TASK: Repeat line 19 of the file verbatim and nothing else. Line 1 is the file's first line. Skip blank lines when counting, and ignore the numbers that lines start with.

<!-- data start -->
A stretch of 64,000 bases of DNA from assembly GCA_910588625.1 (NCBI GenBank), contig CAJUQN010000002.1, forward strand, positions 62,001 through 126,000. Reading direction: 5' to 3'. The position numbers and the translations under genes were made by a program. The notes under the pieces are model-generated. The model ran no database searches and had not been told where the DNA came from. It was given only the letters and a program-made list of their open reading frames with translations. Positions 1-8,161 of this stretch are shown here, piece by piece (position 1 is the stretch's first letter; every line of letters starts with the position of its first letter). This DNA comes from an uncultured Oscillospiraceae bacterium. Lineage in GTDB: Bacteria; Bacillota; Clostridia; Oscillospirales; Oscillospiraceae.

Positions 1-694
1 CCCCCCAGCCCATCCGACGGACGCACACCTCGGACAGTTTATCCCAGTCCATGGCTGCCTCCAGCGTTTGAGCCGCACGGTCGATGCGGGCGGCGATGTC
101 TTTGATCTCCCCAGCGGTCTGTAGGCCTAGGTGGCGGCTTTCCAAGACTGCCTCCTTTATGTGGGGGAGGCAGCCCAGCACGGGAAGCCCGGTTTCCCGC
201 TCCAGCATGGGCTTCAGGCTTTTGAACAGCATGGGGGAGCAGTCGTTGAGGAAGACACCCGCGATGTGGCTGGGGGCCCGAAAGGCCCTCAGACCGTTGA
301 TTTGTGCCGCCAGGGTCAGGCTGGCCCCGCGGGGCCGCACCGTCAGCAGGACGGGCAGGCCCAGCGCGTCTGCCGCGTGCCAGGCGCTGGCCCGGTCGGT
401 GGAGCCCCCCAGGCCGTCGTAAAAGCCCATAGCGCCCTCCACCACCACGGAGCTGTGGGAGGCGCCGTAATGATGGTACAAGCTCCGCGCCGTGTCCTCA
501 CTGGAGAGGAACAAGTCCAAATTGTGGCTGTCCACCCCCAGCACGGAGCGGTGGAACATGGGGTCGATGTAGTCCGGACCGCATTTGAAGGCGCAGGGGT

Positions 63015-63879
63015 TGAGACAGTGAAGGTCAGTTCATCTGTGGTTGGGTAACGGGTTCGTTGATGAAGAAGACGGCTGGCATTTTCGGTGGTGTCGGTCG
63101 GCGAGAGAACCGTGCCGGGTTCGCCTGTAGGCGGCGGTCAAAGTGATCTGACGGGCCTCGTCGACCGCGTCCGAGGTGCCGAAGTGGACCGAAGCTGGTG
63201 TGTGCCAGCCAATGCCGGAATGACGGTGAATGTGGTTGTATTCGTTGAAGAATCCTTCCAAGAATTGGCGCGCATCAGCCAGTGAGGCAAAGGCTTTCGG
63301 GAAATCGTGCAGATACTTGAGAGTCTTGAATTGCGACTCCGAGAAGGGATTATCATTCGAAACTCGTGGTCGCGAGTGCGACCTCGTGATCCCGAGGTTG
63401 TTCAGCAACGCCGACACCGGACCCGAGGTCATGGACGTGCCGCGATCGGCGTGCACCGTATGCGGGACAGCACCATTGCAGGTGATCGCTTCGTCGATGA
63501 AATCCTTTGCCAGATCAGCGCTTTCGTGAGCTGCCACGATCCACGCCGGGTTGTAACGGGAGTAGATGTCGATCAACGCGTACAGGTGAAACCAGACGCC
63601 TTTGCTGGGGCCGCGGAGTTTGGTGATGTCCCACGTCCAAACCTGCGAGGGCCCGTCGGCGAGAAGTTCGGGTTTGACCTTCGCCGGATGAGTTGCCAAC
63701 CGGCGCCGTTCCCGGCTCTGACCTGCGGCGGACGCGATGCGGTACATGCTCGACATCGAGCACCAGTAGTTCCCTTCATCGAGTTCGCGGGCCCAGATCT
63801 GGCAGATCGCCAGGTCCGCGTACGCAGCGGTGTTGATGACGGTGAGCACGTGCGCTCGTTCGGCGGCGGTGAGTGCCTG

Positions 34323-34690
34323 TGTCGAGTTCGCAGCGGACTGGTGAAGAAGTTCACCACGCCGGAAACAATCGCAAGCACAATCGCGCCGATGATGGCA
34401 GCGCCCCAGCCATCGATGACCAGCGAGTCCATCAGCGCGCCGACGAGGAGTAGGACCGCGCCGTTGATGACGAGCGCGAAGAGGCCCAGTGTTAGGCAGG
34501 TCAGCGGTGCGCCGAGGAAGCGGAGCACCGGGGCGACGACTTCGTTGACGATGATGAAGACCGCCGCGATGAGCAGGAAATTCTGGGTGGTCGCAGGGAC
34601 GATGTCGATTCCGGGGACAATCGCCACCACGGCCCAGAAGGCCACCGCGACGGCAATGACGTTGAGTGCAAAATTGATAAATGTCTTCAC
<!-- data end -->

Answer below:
Positions 34323-34690